pleased to provide them. The CBO staff contact is Deborah Reis.
Barry B. Anderson
(For Dan L. Crippen, Director).
H.R. 400--A bill to authorize the Secretary of the Interior to
establish the Ronald Reagan Boyhood Home National Historic
Site, and for other purposes
H.R. 400 would direct the Secretary of the Interior to
purchase the site of Ronald Reagan's boyhood home in Dixon,
Illinois, at its fair market value. Once the property is
acquired, the Secretary would designate it as the Ronald Reagan
Boyhood Home National Historic Site. The National Park Service
(NPS) would execute a cooperative agreement with the Ronald
Reagan Boyhood Home Foundation (the site's current owner), to
operate the site. Within two years, the NPS, in consultation
with the foundation, would develop a general management plan
that would define the roles of the two parties in interpreting
and preserving the site.
CBO estimates that implementing the legislation would cost
the federal government about $700,000 over the next two years,
subject to appropriation of the necessary amounts. Based on
available information on area property values, we estimate that
the NPS would spend about $400,000 of this amount to purchase
the site from the foundation. (This nonprofit organization paid
around $30,000 for the former Reagan home in the early 1980s
and has since invested several million dollars in the home and
adjacent properties.) The remaining $300,000 would be used to
complete a general management plan for the site and develop
interpretive materials. CBO further estimates that once the
plan and cooperative agreement have been finalized, the NPS
would spend between $250,000 and $500,000 annually to provide
technical and financial assistance to the foundation, which
would operate the historic site. The costs of this bill are
based on information provided by the NPS and local tax
H.R. 400 would not affect direct spending or receipts;
therefore, pay-as-you-go procedures would not apply. The
legislation contains no intergovernmental or private-sector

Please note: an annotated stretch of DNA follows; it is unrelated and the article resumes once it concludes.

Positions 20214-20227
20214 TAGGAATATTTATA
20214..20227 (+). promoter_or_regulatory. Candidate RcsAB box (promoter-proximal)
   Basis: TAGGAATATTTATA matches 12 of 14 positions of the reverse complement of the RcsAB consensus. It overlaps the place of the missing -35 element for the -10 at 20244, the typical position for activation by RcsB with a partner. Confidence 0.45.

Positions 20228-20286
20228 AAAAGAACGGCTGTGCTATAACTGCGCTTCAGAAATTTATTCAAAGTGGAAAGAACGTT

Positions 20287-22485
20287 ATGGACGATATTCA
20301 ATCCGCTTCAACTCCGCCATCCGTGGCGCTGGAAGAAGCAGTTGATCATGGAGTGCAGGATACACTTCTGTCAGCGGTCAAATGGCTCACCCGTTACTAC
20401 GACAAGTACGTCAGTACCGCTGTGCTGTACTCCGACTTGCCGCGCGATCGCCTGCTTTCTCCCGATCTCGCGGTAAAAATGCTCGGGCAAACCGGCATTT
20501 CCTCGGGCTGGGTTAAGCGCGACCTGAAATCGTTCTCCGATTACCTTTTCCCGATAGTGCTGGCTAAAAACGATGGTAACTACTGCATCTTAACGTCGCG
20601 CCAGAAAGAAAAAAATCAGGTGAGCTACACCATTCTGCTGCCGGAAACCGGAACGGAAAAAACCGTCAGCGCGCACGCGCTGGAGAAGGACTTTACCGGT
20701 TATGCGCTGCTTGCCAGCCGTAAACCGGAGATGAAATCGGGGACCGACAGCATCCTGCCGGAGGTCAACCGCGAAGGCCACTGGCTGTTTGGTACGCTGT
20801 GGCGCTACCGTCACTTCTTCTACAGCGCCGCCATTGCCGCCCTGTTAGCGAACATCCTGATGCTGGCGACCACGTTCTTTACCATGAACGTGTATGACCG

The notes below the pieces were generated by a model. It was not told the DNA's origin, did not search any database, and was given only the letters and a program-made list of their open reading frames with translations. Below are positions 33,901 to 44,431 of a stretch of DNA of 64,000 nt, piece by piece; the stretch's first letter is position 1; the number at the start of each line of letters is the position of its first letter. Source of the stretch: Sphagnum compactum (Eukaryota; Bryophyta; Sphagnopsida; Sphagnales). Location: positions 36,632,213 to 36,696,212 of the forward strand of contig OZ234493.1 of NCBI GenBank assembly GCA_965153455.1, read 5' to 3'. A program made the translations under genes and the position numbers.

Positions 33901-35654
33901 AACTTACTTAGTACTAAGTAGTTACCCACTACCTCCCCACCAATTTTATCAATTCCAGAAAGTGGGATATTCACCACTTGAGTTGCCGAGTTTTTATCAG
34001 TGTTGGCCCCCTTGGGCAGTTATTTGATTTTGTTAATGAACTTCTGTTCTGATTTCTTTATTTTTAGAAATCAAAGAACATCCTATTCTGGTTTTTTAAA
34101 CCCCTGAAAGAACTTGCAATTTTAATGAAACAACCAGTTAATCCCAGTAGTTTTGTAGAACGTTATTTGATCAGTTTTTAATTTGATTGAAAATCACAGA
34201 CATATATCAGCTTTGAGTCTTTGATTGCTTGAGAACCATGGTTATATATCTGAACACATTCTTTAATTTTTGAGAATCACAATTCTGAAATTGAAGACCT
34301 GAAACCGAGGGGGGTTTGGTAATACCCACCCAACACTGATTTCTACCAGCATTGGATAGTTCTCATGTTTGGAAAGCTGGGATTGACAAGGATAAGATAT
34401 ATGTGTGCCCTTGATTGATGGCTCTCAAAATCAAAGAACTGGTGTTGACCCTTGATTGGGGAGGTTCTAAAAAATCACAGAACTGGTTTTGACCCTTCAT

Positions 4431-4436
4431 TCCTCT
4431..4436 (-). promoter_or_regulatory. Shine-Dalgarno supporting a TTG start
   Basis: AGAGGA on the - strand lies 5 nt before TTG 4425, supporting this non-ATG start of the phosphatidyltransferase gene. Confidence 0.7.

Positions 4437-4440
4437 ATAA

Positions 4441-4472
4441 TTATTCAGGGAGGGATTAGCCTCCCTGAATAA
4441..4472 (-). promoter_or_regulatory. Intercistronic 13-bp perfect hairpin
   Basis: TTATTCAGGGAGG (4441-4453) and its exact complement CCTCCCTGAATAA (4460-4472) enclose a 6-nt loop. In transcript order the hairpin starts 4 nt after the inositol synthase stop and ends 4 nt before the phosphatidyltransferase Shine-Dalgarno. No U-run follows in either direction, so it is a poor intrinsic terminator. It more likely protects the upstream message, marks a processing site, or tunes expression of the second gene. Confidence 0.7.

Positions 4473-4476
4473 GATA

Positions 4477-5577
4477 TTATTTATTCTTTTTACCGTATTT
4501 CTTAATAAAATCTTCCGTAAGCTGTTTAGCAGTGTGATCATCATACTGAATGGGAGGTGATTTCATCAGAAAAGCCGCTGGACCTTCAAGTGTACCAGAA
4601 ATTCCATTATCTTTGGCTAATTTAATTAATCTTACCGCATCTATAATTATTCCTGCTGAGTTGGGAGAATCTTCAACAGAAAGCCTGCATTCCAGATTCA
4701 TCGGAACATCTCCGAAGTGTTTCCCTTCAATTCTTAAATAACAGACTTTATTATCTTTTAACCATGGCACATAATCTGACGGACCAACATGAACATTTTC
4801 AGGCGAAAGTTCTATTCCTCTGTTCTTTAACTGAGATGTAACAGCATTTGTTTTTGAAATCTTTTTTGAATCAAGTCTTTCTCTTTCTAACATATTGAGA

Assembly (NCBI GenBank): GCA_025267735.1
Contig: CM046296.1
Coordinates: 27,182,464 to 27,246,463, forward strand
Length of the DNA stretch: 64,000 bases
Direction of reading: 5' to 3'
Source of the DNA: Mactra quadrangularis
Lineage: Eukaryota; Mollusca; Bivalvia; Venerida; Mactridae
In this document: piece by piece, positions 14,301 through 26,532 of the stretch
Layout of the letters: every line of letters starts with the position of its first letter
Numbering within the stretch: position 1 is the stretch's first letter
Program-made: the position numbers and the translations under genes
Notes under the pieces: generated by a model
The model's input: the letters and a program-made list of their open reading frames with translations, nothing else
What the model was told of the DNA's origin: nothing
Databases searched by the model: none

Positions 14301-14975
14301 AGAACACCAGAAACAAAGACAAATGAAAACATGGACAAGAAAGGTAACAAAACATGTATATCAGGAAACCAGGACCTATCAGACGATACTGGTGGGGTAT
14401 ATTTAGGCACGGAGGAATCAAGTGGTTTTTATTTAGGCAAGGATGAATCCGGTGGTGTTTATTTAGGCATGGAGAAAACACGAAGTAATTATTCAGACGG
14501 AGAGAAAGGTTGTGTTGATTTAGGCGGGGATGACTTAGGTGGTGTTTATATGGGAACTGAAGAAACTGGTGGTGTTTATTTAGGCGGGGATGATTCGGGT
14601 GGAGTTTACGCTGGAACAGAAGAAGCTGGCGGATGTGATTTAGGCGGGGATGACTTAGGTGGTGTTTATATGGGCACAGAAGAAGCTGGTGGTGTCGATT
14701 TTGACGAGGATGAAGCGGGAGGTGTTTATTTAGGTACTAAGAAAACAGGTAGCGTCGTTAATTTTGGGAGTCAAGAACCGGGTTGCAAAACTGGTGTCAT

mandates as defined in the Unfunded Mandates Reform Act and
would have no significant impact on the budgets of state,
local, or tribal governments.
The staff contact for this estimate is Deborah Reis. The
estimate was approved by Peter H. Fontaine, Deputy Assistant
Director for Budget Analysis.
COMPLIANCE WITH PUBLIC LAW 104-4
This bill contains no unfunded mandates.
PREEMPTION OF STATE, LOCAL OR TRIBAL LAW
This bill is not intended to preempt any State, local or
CHANGES IN EXISTING LAW
If enacted, this bill would make no changes in existing
DISSENTING VIEWS OF THE HONORABLE JOEL HEFLEY
The decision of this committee to ignore the actions of its
Subcommittee on National Parks, Recreation and Public Lands
with regard to H.R. 400 flies in the face of legislative comity
and negates a nearly 10-year effort to establish a rational
process for the creation of National Park Service units. For
that reason, I must oppose this legislation.
As adopted by the committee, H.R. 400 would establish the
Ronald Reagan Boyhood Home National Historical Site in Dixon,
Illinois. There is no question in my mind that the Reagan site
deserves eventual inclusion in the system. But the Park Service
has never studied the site nor been given the opportunity to
recommend how it would be interpreted.
Three years ago, this Congress passed an omnibus Interior
bill that included the National Park Service Reform Act. That